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Scanning the menu at the restaurant I’ve stumbled into, while snacking on probably my third order of housemade chips and salsa in as many days, I’m as relieved to see a sandwich called The Tucson as I am to find air conditioning. Nook’s cute little garden entryway drew me in from a scorching walk. In fact, several eateries drew me in while I searched for lunch along Congress Street.

That’s the risk and reward of downtown Tucson. You can park anywhere, or avoid the hassle and take the new streetcar, and explore on your own for a full day of local food and beverages. Have breakfast on the back patio at Cup Café in the landmark Hotel Congress, grab an ice cream cone at the new HUB Ice Creamery, sample olive oils and hot sauces in Tucson Olive Central, and find food truck fare on Tuesday afternoons on Stone Avenue, across the street from Nook.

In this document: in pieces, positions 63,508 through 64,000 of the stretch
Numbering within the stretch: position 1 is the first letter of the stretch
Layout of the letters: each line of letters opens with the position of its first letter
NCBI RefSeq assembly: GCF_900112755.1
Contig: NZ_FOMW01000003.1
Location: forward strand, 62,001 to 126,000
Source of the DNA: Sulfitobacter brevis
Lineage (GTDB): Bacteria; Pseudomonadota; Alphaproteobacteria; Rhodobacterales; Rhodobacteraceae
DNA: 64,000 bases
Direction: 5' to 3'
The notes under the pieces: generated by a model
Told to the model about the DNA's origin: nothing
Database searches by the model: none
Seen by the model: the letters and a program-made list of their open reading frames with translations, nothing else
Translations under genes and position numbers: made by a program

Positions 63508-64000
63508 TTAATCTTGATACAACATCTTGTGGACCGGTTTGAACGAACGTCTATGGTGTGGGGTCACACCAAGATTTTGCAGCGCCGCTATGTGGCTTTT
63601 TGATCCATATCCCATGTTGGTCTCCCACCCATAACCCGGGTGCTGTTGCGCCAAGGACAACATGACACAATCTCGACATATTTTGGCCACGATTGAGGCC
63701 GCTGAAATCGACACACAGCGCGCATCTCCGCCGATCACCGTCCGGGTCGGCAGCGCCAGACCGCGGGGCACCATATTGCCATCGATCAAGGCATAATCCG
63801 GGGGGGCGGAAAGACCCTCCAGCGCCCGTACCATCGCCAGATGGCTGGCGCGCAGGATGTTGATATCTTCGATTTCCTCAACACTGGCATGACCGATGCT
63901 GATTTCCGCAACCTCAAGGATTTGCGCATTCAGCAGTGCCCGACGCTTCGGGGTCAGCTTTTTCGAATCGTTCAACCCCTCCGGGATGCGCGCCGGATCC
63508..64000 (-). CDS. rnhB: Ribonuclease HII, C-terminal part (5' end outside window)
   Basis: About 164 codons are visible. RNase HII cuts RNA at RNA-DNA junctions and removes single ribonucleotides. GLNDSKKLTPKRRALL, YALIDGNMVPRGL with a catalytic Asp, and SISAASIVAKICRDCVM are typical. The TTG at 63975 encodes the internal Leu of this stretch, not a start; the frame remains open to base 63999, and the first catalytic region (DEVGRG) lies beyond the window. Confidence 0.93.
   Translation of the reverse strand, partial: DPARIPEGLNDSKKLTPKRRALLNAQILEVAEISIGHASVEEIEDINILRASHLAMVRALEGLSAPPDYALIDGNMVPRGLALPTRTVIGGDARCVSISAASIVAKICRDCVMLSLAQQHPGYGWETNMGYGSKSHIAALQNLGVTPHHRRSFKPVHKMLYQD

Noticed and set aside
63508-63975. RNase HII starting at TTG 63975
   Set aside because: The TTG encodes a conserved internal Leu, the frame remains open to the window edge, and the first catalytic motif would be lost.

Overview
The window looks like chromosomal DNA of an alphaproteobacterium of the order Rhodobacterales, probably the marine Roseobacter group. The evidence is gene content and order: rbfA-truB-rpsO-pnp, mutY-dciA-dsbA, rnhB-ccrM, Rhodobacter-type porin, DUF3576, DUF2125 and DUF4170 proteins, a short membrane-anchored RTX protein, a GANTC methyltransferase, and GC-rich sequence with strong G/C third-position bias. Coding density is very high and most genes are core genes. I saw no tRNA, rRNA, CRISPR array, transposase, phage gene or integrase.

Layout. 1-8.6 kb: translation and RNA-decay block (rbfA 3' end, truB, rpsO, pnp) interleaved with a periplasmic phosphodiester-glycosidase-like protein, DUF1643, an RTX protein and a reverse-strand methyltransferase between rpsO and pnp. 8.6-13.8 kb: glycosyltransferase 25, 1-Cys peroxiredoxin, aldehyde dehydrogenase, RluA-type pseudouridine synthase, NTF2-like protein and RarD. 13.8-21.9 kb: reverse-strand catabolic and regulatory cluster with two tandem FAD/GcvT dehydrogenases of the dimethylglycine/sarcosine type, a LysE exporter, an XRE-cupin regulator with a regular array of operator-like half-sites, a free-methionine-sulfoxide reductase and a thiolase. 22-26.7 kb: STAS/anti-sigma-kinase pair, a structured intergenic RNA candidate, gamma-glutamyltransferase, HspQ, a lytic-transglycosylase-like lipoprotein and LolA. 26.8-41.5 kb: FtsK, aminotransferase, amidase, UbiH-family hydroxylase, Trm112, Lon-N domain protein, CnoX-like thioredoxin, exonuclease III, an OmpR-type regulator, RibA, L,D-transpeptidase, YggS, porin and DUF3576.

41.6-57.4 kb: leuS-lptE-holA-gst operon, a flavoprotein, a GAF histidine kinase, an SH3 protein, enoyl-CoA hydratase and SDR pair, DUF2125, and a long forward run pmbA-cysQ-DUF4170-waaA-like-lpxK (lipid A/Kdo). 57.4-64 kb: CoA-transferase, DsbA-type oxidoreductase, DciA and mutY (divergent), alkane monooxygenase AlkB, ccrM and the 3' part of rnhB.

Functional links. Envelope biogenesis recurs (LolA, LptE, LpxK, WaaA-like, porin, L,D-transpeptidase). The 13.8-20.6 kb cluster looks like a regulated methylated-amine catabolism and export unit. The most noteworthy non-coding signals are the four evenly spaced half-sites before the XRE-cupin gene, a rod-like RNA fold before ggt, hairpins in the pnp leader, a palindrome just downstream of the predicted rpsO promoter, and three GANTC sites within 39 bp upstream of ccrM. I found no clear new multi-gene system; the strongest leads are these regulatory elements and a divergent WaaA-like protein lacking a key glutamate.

In just a few days, I've met several of the city’s food and beverage entrepreneurs, all with Tucson roots, who are collaboratively building into a budding gastronomy destination distinguished by local flavors from prickly pear and mesquite to red and green chilis.

As I bite into the stack of green chilis, chili chicken and burnt cheese that makes this sandwich so Tucsonan, I realize the plates stacked in front of me in the open kitchen were made at HF Coors, the 33,000-square-foot dinnerware factory where I just took an in-depth tour. Talk about local: Coors makes everything on site, from the clay and glaze to the molds and hand-painted wares. They even make their own tools if something needs to be fixed, and the virtually indestructible plates, bowls and mugs are used in restaurants (and homes) around the country.